Monday, 13 December 2010 18:27

Government unveils Localism Bill

Written by  Ruralcity Media
Government unveils Localism Bill

THE government has published long-awaited plans to give more power to local councils and communities.

After weeks of anticipation, Communities Secretary Eric Pickles laid the Bill before Parliament on Monday (13 December).

The full document can be seen here.

Mr Pickles said the Localism Bill heralded a groundbreaking shift in power, overturning decades of central government control.

It would end the top-down control of communities, giving local people the freedom to run their lives and neighbourhoods in their own way.

"It is the centrepiece of what this government is trying to do to fundamentally shake up the balance of power in this country," said Mr Pickles.

"For too long, everything has been controlled from the centre - and look where it's got us," he added.

"Central government has kept local government on a tight leash, strangling the life out of councils in the belief that bureaucrats know best."

The Bill includes a package of measures that will:

  • Establish new rights for communities
  • Reform the planning system
  • Give communities control over housing

Mr Pickles said the Bill would give councils the legal reassurance and confidence to innovate, drive down costs and deliver more efficient services.

"By getting out of the way and letting councils and communities run their own affairs we can restore civic pride, democratic accountability and economic growth - and build a stronger, fairer Britain.

"It's the end of the era of big government: laying the foundations for the Big Society."

On community rights, people will be to hold their local authorities to account. Councils will be expected to publish all expenditure over £500 online.

Communities will have a bigger say over their area through a new right to take over local services.

They will be able to bid to buy local assets such as libraries, pubs and shops.

Residents will also have the right to veto excessive council tax rises through a referendum.

On planning, the Bill will replace the Infrastructure Planning Commission with a democratically accountable system for major infrastructure.

Regional planning will be swept away, and communities will be given the power to grant planning permission if a local majority are in favour.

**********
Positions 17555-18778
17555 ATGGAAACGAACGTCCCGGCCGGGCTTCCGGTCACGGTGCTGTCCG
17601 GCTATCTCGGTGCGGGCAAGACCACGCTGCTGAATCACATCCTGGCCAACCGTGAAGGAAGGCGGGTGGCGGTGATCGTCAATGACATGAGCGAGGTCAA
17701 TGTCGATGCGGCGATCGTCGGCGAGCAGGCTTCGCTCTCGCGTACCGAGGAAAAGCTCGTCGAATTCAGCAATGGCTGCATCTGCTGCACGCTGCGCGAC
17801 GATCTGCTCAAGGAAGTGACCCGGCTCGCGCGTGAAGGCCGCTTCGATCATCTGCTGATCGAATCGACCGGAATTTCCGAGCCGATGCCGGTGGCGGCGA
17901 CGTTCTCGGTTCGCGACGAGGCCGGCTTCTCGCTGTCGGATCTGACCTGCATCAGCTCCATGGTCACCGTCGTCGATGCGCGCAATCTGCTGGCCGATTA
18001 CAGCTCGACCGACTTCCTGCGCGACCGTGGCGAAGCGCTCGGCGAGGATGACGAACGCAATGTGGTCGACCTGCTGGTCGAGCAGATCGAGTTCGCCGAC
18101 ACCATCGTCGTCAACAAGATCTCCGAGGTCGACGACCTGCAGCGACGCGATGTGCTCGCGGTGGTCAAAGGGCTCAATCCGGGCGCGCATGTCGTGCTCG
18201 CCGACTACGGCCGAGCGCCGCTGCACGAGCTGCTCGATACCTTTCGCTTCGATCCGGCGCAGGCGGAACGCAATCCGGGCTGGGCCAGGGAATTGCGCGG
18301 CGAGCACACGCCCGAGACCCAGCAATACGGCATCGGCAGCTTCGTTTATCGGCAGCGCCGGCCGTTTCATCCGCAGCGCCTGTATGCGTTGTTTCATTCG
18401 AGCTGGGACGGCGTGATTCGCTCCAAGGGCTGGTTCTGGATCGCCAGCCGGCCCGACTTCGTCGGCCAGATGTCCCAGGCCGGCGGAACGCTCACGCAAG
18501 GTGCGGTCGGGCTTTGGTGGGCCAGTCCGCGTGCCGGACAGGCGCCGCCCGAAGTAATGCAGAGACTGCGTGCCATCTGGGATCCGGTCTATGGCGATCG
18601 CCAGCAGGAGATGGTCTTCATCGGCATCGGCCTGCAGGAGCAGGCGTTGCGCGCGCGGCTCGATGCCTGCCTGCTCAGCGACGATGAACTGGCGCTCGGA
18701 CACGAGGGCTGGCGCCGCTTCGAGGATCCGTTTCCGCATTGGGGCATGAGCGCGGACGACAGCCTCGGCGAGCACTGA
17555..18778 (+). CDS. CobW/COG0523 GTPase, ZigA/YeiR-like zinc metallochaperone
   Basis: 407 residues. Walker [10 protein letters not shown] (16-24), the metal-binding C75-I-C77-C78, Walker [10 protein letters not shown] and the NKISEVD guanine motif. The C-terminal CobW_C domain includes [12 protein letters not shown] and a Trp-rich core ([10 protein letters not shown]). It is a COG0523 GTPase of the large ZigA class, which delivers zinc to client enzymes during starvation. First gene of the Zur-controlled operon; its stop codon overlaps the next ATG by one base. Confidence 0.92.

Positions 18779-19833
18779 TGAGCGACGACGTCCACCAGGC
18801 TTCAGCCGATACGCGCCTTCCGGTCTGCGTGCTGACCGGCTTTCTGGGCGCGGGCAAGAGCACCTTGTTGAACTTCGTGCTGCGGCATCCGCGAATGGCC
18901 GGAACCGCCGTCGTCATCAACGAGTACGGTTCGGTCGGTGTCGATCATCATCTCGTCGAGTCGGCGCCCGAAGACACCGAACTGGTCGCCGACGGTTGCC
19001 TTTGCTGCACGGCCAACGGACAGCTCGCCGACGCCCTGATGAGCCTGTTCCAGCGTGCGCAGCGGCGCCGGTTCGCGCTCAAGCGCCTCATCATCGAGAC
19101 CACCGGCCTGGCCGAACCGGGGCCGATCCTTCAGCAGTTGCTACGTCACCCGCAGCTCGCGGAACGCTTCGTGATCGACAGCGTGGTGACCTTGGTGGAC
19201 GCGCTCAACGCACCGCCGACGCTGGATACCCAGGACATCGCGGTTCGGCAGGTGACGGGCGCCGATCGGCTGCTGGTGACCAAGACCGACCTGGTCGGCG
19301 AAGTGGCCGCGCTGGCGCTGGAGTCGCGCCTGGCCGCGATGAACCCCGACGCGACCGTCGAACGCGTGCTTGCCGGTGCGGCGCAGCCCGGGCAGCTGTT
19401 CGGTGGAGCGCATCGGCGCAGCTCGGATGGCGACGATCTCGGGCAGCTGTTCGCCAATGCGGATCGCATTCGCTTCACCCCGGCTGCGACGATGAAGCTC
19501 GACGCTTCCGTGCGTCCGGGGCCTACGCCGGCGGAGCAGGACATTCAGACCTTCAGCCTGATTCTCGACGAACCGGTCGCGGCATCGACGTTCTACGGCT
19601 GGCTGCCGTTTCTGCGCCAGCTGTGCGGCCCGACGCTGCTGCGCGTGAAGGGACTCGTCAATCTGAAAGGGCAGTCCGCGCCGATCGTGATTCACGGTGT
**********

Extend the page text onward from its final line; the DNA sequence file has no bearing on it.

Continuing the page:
On housing, the Bill will return decision-making powers on housing to local councils and communities through a new Community Right to Build.

This will give communities the freedom to come together to build new homes & amenities in their towns & villages.

Home Information Packs will be formally scrapped.

Councils will be put in charge of social housing and encouraged to reduce waiting lists by using their social housing stock to maximum effect.

The Royal Town Planning Institute said it was difficult to comment on the complete Bill, which was only published after 6pm.

But rural leaders immediately questioned whether changes unveiled in the Bill were the right ones to allow rural economies and businesses to thrive.

Helen Woolley, East Midlands director for the Country Land and Business Association, said she welcomed the government’s desire to change a planning system that wasn't fit for purpose.

But she added: "The changes must be the right ones to provide for sustainable economic development in rural areas.

"The government must ensure a workable system which allows for a fairer, transparent, cost-effective and balanced approach to planning decisions."

Proposed reforms must support and provide for the economic, social and environmental pillars essential to sustainable rural development.

Mrs Woolley added she was concerned about certain aspects of “localism” as set out in the new Bill.

"Radical proposals for neighbourhood planning seem to assume that economic growth and housing delivery will just happen if communities are given the opportunity to make decisions for themselves.

"However, there is an inherent tension between the concept of ‘localism’ and ‘providing investor certainty’ which may lead to communities making decisions on what they want or don’t want, without taking into account what they actually need in the long-term to remain sustainable.”

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